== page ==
I started working for Iora eight months ago and it is hard to describe how much my life has changed. I am part of an amazing team where every person has an important role in patient care. We have time to build relationships so we can understand patient’s health goals, life goals, and the barriers that keep those goals from being reached. We try to activate the patient to become the owner of their health and I no longer strive to see more patients in a day–I strive to take the best possible care of my patients. I went from wanting to leave the practice of medicine, to wanting to change the practice of medicine. To this day, I am still not sure what possessed me to answer that recruiter’s phone call, but I am grateful each day that I did.   

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Joy in Practice…No More Sunday Scaries!

One Sunday evening about a year ago I was cleaning the kitchen after a family dinner and having a conversation with my daughter. My daughter is typically an energetic, high-spirited individual and was particularly quiet this evening.  

“Are you feeling okay?” I asked.  

She responded with a sigh and shrugged. ”I’m fine, I just have the Sunday scaries!”

This term was unfamiliar to me so I followed up with, “What exactly are Sunday scaries?”

Without hesitation she responded, ”It happens every Sunday around 5 o’clock when you realize that the weekend is over and you have to go to work in the morning.”

My initial response of laughter was quickly overshadowed by sadness that I, too, had the Sunday scaries. Or, more importantly, the realization that I had always had them and hadn’t known it.  As a nurse I have always loved what I do for a living, but at that point in time the joy I felt for what I did for a living didn’t align with my day-to-day job. Little did I know that a few months later everything would change.

Enter Iora.  

On November 12, 2015 I began my journey to transform health care. The following day I boarded a plane and headed to the All Iora Retreat (AIR) in New Hampshire followed by several days of training at the Nest (the affectionate name for our headquarters). Unknowingly, those six days were the introduction to the experience of “joy in practice” and the beginning of the end of Sunday scaries.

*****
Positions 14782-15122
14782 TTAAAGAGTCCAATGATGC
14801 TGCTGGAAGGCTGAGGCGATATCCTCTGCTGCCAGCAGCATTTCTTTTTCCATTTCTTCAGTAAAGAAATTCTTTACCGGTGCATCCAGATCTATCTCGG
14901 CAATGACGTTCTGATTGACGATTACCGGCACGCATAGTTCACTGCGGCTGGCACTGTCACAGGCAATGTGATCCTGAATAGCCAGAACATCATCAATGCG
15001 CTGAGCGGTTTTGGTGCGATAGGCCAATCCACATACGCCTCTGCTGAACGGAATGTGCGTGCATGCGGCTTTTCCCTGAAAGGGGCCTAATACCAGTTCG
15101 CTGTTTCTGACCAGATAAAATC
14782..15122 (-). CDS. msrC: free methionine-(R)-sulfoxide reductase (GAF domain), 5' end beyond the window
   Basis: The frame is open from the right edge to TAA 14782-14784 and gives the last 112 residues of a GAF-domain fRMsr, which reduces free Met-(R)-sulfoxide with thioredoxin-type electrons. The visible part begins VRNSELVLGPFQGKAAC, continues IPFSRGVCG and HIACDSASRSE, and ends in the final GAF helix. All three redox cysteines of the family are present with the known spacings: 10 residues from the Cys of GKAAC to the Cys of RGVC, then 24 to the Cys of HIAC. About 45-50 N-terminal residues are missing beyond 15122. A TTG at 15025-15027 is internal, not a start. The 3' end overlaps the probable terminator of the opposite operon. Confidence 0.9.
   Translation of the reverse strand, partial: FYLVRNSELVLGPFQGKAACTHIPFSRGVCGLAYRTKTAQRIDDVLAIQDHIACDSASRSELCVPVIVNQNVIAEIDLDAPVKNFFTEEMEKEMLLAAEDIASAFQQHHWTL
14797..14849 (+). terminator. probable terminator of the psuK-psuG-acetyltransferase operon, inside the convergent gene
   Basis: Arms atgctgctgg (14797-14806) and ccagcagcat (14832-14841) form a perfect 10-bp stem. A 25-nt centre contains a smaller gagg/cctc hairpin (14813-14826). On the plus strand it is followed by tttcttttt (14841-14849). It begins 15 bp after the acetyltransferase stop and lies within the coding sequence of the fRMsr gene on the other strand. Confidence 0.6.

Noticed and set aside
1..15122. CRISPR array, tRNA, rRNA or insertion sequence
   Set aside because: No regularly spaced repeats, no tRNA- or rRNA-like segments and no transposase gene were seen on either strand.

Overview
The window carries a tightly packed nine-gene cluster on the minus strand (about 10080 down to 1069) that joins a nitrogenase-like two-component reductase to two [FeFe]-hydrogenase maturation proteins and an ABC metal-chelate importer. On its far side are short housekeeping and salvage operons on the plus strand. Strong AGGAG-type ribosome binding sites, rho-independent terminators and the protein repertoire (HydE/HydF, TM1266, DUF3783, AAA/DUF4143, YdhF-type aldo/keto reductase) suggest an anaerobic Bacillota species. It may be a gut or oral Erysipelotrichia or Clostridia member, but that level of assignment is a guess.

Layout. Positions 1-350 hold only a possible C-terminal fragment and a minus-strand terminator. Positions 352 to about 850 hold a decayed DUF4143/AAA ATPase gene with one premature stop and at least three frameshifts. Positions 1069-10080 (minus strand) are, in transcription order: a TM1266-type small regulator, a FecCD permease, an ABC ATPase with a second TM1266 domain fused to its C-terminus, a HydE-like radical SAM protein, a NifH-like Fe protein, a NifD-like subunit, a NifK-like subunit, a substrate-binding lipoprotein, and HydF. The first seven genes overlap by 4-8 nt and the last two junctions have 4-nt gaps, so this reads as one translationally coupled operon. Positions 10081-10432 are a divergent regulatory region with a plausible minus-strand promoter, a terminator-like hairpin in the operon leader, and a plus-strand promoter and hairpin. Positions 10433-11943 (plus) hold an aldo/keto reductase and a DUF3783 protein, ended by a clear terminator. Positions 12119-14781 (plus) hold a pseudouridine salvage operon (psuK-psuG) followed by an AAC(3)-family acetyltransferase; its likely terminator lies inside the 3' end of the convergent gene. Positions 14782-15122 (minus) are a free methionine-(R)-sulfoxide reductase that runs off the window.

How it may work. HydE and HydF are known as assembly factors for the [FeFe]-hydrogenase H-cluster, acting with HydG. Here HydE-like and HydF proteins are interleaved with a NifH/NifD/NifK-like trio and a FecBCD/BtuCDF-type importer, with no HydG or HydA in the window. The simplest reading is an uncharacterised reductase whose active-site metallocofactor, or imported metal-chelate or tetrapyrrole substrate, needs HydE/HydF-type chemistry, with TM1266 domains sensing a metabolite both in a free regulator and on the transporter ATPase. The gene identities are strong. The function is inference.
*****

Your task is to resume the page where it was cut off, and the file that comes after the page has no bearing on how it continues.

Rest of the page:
At AIR I learned that one of the nine drivers of the Iora business model is joy in practice.  In 2013, Andrew Schutzbank, VP of Product Development, coauthored an article that highlighted 23 high-functioning primary care practices.  The article focused on physicians and the need to mitigate burnout.  Primary care practices were identified based on successful innovations that resulted in high performing teams, which ultimately created joy in practice.

What makes joy of practice possible at Iora is that we veer from the traditional health care model and focus on servant leadership.  Instead of a hierarchical (or “top-down”) model, Iora values equal input from all Care Team members, regardless of “status”.  Servant leaders collaborate with the team, putting team needs as the priority, thus encouraging the team to embrace Iora values and empower them to become high performers. This type of work environment creates a strong sense of ownership by all team members because they feel they have a voice, they’re heard, and are then invested in the outcomes of their work.

The word culture is inserted into conversations on a daily basis.  To Iorans that seven-letter word packs a huge punch and plays a vital role in our joy in practice.  It is the driving force behind the decisions that we make, how we treat each other, and most importantly, how we treat our patients.  Humility, courage, empathy, creativity, and passion are common values shared by all Iorans.  If Joy in Practice had a heart it would be called Culture because at Iora Joy in Practice is not just a catchphrase.  Happy employees are a priority.

One year ago I was educated on the definition of Sunday scaries.  I remember thinking that this was just part of work-life and the main reason that people were so intentional when planning for retirement; they were planning to find their joy.  One year later I can honestly say I have found mine. And guess what? With that realization, my Sunday scaries are no more.